After a particularly difficult marriage counseling session early in my first year of ministry, I called a mentor to debrief and decompress. He patiently heard me out and then offered a convicting assessment: “It sounds as if you’re more concerned about being right than you are about the couple you are counseling.” I knew immediately that he was right, but I made a mild protest and changed the subject. I didn’t want to face that truth about myself. It’s still hard to face the facts, but I can see now that in many different areas of my ministry, the focus has shifted from selfless service to selfish gain. It’s all about me.

     I’m not sure you could notice, looking in from the outside. It’s not as if I’m some kind of Elmer Gantrylike character on the prowl. The shift in emphasis is subtle: Did I really connect in my sermon? Did I spend enough time pursuing visitors? Did I give the right advice to the parents of a troubled teen? If I had done something different, would the result have been better? Slowly but surely, the terms of evaluating my ministry have become highly self-referential.

     When we try to think of examples of the kind of ministry that is focused on the self, it is easy to jump quickly to the televangelists. With their flashy suits, worldwide tours, and lavish lifestyles, they have become (like John Lennon once boasted) bigger than Jesus. But is that really our temptation? The inward curve that isn’t as easy to detect is the kind of ministry that preaches Christ from envy (Phil. 1:15) or shepherds people for shameful gain (1 Peter 5:2). The faster we humble, evangelical, Reformational pastors can identify the most egregious practitioners of such ministry, the easier it is to overlook some of our own temptations toward a ministry that puts ourselves at the center.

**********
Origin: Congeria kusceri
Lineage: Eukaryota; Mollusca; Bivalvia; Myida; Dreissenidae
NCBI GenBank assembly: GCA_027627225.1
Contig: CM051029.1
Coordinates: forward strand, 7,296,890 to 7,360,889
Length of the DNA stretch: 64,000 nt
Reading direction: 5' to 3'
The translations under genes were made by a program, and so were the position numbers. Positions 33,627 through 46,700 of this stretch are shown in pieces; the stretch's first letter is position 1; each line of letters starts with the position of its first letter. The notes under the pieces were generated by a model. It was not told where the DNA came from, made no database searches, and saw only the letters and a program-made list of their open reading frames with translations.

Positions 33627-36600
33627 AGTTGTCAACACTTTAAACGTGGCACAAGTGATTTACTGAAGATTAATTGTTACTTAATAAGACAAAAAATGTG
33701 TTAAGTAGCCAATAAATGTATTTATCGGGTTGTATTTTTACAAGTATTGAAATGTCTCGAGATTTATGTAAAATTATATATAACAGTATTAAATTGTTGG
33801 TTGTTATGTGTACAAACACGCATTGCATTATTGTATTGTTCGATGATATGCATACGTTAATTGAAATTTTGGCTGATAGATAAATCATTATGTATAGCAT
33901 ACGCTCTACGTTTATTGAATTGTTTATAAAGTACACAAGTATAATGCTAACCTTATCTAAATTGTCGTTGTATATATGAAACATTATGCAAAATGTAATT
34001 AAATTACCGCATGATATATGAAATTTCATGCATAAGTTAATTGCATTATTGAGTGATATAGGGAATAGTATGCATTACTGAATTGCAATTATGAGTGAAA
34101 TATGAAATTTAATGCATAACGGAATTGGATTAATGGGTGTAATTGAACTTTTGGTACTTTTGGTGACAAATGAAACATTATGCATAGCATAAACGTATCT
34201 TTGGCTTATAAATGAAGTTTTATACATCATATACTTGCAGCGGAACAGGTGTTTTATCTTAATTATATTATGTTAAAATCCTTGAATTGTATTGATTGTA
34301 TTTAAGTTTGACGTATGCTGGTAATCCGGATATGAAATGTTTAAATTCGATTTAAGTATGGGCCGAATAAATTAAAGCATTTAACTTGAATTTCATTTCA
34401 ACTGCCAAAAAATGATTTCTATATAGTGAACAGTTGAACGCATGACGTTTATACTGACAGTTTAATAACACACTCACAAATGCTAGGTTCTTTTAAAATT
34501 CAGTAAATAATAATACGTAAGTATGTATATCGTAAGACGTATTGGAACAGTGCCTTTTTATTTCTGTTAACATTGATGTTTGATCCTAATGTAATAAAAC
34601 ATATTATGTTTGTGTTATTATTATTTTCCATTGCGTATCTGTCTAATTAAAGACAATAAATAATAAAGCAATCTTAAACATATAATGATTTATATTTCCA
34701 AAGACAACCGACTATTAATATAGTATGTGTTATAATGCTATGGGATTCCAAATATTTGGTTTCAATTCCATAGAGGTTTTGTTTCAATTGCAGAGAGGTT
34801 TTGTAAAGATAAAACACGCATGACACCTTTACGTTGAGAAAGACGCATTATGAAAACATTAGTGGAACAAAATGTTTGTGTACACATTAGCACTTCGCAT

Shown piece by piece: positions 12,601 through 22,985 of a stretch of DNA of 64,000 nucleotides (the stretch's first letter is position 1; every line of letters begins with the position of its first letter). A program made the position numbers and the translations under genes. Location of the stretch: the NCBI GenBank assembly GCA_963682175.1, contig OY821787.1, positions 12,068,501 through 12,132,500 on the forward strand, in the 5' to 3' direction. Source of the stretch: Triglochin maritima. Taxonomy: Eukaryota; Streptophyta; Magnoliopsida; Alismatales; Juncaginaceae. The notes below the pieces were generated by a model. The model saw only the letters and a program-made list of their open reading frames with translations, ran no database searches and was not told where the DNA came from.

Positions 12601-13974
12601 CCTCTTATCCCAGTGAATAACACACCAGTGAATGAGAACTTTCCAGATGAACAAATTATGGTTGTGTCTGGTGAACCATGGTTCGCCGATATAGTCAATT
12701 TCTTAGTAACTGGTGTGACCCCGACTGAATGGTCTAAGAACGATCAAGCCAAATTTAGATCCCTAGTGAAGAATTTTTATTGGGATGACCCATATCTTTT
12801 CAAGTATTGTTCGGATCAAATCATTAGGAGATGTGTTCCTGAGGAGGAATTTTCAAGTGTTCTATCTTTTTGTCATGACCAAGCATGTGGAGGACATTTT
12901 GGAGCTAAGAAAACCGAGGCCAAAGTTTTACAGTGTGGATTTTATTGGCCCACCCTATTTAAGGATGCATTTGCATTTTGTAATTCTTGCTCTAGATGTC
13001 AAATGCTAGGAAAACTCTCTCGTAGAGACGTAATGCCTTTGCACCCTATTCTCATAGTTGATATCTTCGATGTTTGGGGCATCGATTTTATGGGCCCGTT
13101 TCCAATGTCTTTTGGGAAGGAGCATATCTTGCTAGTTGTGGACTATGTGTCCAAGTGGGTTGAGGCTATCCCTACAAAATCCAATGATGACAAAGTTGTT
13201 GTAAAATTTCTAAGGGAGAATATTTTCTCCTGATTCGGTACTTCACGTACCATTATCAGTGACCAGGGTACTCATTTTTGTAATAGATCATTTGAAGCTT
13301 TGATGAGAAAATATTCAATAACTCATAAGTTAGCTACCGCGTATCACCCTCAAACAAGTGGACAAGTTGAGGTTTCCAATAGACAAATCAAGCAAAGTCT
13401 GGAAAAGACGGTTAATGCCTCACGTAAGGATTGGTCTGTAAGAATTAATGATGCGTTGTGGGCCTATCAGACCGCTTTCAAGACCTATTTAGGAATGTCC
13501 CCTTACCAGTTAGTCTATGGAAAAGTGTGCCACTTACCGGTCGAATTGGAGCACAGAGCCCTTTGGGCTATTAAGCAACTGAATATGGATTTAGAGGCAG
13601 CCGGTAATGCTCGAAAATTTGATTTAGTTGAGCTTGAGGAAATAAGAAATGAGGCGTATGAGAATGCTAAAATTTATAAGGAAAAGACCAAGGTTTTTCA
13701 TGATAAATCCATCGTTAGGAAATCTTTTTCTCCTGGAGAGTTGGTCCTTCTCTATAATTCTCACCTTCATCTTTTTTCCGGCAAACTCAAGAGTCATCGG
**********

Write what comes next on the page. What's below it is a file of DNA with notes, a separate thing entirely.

(Php 1:15) 15 Some indeed preach Christ from envy and rivalry, but others from good will.   ESV

(1 Pe 5:2) 2 shepherd the flock of God that is among you, exercising oversight, not under compulsion, but willingly, as God would have you; not for shameful gain, but eagerly;   ESV

     Immediately after God delivered the Israelites from Pharaoh’s menace, there were three incidents of the people grumbling against God. They grumbled when they came upon bitter water, they grumbled when they didn’t have bread, and then they grumbled when they didn’t have water at all. By the third incident, Moses was fed up. He told them that their real problem was that they were testing the Lord with their short-lived gratitude for God’s gracious provision (Ex. 17:2). But when Moses turned to God, the focus of his complaint was on himself: “What shall I do with this people? They are almost ready to stone me” (v. 4). Rather than going to God as he had done in the past and praying that God would come to rescue and redeem His people, Moses appears to have stepped over the people and put his own needs front and center.

(Ex 17:2) 2 Therefore the people quarreled with Moses and said, “Give us water to drink.” And Moses said to them, “Why do you quarrel with me? Why do you test the LORD?”   ESV

     What happens when the ministry is reoriented to address my needs? I live or die by the people’s response. Does that brother still struggle with debilitating sin? Then I will make him my special project. But if he does not improve, if he does not see victory, if he never becomes a trophy of my success, then my own sense of ministry success is crushed. I am crushed. And that brother is crushed, too, for I have stood on him in order to raise myself up.

     By exalting myself, my wellbehaved children, and my vision for ministry, I am training the people to look to me for the answers to their deepest fears and most challenging problems. For a time, I can keep up the façade, but it will crumble when real life starts to bear down. How, then, do I reorient my people and myself away from me? How do we all redirect our eyes to the supremacy of Jesus?